Teens 'street planking' in San Jose, Calif.

Looking at a picture of his buddy stretched out, face down, atop a stove like a really big fish about to get fried, Daniel Geraghty didn’t get it.

“I was so confused,” says the junior at Clarksville’s River Hill High. “I was like, ‘What are you doing? Why are you sending this to me?'”

Then two days later, there he was himself, lying nose-to-tile on the stairway in school between classes as kids stepped around him, staring and laughing.

“I’m a newfound planker,” he declares. “It’s the hugest thing right now.”

Just like that, another devotee for “planking”—a head-scratcher of a global craze in which people lie stick-straight like a plank, snap a picture of the pose, and then post the shot online.

Jaw-droppingly silly yet ragingly popular, the trend—fueled by the notoriety the internet can provide—has infiltrated shopping centers, bars, beaches, and schools … to the chagrin of educators tasked with keeping students safe and well behaved.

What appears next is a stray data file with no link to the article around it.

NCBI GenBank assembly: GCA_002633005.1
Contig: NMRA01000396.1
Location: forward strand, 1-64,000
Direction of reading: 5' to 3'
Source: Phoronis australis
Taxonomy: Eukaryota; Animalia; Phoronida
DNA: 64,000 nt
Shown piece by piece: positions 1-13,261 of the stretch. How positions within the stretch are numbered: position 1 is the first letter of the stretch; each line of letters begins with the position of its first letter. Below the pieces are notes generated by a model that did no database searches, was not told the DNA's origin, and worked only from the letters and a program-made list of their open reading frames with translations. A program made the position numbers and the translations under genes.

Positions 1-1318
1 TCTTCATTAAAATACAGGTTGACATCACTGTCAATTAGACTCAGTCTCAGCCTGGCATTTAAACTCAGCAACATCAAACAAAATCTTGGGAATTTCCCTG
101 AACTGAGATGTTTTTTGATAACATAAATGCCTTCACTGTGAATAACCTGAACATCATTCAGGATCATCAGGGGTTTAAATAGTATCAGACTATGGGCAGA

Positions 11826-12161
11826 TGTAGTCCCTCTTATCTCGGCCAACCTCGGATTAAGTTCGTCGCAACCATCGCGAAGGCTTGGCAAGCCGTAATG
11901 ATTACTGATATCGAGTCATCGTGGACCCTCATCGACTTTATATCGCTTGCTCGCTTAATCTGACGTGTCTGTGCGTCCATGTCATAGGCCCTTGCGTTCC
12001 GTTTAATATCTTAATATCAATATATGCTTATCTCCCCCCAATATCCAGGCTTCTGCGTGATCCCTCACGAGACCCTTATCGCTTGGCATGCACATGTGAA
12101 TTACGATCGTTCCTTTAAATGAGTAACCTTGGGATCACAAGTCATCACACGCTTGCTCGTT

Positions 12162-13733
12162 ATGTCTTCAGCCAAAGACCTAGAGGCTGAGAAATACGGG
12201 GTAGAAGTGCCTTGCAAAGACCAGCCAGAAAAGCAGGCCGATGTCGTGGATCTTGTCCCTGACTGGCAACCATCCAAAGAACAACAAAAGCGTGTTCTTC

Tom Evans, principal of Eastern Technical High School, a magnet school in Baltimore, can only shake his head. That and get on the PA system last week and warn kids that planking was not a school-endorsed endeavor. By then he’d already seen pictures of his students planking across a cluster of classroom desks, over lavatories, and draped atop a candy machine.

“I told them they don’t have to be permission to climb on top of anything in this building,” Evans said. “It’s just goofy behavior, but I don’t want anyone getting hurt or doing something stupid.”

In recent days, when Geraghty hasn’t been stretched over the roof of a sedan, splayed across the top of a coat rack, or lying along a narrow brick ledge, he’s been crowing about his exploits on Twitter.